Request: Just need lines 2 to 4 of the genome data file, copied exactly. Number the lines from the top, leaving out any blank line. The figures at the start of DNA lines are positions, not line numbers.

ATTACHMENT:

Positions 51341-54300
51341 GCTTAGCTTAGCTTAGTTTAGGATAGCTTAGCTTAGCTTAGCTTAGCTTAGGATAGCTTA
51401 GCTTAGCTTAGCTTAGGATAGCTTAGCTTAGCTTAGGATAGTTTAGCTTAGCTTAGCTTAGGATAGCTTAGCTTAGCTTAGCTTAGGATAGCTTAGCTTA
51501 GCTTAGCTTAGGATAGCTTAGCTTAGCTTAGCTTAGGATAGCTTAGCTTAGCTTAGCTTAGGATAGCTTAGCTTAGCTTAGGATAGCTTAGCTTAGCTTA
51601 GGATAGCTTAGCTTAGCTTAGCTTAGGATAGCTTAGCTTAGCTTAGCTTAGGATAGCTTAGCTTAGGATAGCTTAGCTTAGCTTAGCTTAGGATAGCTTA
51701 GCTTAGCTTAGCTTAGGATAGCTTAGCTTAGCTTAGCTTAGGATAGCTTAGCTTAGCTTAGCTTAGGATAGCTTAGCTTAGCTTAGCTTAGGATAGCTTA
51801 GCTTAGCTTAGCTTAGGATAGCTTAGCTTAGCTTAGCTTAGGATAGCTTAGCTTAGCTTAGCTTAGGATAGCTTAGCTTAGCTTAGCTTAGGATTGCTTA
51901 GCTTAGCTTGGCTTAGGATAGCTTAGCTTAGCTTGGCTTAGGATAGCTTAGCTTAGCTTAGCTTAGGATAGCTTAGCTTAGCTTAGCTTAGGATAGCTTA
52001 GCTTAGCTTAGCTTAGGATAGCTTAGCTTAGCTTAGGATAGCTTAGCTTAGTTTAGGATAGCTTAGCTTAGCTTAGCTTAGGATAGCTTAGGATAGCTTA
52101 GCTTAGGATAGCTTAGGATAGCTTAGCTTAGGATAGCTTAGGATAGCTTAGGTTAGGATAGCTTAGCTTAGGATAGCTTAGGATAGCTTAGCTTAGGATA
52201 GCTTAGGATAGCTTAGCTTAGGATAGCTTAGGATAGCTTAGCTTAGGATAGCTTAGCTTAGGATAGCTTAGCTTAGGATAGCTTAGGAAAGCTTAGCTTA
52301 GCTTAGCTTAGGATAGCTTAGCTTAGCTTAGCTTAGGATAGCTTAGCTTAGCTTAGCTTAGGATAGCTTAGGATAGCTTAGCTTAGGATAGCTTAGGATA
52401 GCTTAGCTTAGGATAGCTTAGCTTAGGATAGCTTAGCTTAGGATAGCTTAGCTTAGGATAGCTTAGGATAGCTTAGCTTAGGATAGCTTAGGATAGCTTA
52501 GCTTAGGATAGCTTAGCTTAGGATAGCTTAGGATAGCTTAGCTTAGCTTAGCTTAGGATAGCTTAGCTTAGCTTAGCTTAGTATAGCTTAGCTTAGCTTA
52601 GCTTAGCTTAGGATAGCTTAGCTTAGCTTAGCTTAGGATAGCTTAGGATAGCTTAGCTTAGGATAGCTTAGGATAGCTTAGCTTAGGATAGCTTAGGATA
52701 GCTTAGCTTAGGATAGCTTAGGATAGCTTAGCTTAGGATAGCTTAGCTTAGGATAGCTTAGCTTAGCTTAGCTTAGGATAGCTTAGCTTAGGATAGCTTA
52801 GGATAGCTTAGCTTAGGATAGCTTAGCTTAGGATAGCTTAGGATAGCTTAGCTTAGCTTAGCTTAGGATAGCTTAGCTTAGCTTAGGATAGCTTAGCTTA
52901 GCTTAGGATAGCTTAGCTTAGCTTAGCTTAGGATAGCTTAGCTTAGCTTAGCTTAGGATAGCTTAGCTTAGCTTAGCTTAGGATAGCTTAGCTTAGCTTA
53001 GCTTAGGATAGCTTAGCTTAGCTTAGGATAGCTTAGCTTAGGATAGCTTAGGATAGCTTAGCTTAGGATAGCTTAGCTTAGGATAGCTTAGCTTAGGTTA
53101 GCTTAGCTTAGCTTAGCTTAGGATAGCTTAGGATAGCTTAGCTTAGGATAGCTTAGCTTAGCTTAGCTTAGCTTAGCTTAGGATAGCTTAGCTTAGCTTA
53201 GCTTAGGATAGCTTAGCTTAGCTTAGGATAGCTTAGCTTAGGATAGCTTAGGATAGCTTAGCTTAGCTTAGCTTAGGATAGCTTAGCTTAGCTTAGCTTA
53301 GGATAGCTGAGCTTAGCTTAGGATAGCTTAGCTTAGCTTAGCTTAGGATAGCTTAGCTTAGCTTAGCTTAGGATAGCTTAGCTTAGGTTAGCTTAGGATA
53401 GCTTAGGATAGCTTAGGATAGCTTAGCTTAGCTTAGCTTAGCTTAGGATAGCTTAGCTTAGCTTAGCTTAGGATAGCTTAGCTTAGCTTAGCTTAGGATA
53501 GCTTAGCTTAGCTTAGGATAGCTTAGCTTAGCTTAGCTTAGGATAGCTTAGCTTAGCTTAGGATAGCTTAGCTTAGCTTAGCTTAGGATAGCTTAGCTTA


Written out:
51341 GCTTAGCTTAGCTTAGTTTAGGATAGCTTAGCTTAGCTTAGCTTAGCTTAGGATAGCTTA
51401 GCTTAGCTTAGCTTAGGATAGCTTAGCTTAGCTTAGGATAGTTTAGCTTAGCTTAGCTTAGGATAGCTTAGCTTAGCTTAGCTTAGGATAGCTTAGCTTA
51501 GCTTAGCTTAGGATAGCTTAGCTTAGCTTAGCTTAGGATAGCTTAGCTTAGCTTAGCTTAGGATAGCTTAGCTTAGCTTAGGATAGCTTAGCTTAGCTTA